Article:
This paper examines the effects of financial incentives, particularly electricity prices, on residential solar photovoltaic system installations. We shed light on the importance of a factor that has been largely overlooked in the literature on the adoption behavior of low-carbon building technologies: the distinction between retrofit and new-build installations. To tackle the endogeneity of electricity prices, we use the 2011 Fukushima nuclear accident and subsequent shutdown of nuclear power plants in Japan as a natural experiment that caused substantial, exogenous, and regionally varying hikes in electricity generation costs and prices. For 2009–2014, electricity prices exhibit a statistically significant, positive effect for existing homes (with the mean elasticity of 1.6), but only a statistically insignificant, much smaller effect for new-build homes. A policy implication of the contrasting responses is that financial incentive schemes for low-carbon building technologies can be made more cost-effective by targeting retrofits more. We also find a large downward bias (40%–60%) if electricity prices are not instrumented with exogenous cost-shifters.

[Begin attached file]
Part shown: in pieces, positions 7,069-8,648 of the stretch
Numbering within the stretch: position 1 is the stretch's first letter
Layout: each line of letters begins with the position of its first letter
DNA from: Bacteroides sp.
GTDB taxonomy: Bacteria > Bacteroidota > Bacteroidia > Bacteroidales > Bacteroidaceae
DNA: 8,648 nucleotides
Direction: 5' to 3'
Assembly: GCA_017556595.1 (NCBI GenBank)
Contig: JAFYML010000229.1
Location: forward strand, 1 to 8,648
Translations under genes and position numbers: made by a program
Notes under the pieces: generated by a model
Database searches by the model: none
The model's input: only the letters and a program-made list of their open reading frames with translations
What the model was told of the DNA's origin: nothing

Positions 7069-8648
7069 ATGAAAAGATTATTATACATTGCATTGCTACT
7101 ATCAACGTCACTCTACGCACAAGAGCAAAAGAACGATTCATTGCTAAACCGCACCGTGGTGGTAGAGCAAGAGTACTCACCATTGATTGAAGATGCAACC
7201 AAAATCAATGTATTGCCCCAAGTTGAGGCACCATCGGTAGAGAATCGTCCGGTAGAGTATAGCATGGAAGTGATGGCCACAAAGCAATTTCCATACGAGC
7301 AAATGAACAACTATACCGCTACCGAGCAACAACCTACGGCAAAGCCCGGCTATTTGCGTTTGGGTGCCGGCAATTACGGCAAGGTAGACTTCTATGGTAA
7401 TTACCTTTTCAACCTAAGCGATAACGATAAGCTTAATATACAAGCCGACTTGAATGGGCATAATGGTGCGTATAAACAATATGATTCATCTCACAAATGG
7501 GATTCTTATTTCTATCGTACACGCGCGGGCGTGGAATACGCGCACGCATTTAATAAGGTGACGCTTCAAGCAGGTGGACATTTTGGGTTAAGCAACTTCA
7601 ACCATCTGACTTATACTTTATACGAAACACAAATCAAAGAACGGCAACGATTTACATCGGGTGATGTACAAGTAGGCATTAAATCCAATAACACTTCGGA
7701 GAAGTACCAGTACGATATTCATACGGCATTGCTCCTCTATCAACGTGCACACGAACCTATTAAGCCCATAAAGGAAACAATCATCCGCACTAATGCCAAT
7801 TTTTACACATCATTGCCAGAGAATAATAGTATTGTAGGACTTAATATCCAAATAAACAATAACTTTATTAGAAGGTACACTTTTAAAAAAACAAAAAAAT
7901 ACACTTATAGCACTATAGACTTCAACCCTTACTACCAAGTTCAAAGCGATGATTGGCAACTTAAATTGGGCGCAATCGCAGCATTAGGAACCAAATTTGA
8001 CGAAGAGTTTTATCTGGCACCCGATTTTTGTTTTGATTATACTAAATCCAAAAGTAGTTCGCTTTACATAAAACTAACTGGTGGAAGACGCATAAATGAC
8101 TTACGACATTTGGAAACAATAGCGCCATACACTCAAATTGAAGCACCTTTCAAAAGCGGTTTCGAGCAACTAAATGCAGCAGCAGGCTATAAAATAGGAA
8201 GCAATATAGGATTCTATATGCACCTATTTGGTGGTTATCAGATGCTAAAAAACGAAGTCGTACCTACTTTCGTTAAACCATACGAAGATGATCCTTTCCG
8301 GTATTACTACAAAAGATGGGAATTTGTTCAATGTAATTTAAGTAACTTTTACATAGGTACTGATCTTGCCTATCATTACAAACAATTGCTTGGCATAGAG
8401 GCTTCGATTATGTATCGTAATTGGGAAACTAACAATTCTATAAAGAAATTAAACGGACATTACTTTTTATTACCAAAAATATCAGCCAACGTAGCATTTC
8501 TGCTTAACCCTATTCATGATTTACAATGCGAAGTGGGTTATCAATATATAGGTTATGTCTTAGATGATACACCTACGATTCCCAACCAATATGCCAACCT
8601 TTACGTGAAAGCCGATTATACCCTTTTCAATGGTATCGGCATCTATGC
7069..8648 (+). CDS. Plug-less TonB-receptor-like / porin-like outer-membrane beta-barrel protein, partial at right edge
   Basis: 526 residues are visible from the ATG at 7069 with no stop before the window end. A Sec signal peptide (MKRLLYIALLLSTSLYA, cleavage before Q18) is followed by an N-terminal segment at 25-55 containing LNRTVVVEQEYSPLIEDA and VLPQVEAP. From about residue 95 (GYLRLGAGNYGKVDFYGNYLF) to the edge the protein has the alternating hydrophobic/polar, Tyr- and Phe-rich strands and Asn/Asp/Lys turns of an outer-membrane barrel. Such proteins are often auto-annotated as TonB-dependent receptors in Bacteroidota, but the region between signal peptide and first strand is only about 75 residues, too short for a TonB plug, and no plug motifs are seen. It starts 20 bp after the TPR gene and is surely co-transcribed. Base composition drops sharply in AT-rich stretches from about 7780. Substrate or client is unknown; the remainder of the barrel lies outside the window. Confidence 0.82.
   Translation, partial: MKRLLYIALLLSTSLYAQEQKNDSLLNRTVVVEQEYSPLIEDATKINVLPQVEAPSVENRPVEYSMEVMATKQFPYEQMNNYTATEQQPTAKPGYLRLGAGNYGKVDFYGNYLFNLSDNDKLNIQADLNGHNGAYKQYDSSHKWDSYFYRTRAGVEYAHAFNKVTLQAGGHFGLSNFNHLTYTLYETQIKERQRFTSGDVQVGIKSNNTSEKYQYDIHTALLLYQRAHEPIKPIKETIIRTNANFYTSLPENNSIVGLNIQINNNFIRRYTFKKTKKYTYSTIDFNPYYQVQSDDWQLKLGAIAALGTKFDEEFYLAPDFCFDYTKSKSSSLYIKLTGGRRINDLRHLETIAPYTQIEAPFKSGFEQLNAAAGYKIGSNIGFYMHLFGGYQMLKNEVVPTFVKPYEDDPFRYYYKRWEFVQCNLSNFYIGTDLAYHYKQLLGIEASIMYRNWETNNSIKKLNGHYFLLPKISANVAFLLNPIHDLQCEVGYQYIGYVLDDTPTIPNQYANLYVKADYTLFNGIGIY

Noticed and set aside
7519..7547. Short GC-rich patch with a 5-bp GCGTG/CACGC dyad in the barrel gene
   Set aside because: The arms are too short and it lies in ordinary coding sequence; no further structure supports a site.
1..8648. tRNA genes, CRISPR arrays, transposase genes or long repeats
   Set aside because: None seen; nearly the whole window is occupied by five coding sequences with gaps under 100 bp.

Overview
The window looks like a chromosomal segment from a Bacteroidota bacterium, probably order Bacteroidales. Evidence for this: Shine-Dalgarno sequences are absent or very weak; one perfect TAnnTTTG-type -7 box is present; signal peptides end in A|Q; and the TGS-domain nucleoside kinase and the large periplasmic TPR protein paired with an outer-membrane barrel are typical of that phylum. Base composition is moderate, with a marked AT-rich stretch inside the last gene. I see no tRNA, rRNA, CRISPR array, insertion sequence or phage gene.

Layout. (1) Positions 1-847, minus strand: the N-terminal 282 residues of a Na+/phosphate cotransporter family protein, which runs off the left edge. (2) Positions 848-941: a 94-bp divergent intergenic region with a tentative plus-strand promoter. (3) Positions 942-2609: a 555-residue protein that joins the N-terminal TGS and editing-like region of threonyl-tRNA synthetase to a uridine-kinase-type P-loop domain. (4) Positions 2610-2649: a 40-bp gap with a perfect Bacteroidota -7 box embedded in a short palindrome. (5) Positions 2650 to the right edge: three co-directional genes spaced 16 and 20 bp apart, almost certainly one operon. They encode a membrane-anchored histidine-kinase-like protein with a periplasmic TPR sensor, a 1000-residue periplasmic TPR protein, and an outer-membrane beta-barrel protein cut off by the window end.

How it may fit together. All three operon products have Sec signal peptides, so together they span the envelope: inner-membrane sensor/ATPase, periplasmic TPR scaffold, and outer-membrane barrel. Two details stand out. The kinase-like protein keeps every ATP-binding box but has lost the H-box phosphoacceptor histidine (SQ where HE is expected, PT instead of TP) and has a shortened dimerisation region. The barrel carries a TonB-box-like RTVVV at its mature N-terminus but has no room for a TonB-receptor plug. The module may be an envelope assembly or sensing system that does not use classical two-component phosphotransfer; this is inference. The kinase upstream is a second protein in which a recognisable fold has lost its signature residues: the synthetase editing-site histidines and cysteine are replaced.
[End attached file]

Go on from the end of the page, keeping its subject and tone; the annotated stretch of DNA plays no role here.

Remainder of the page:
- solar PV
- energy-saving building technology
- retrofit installation
- new-build installation
- electricity price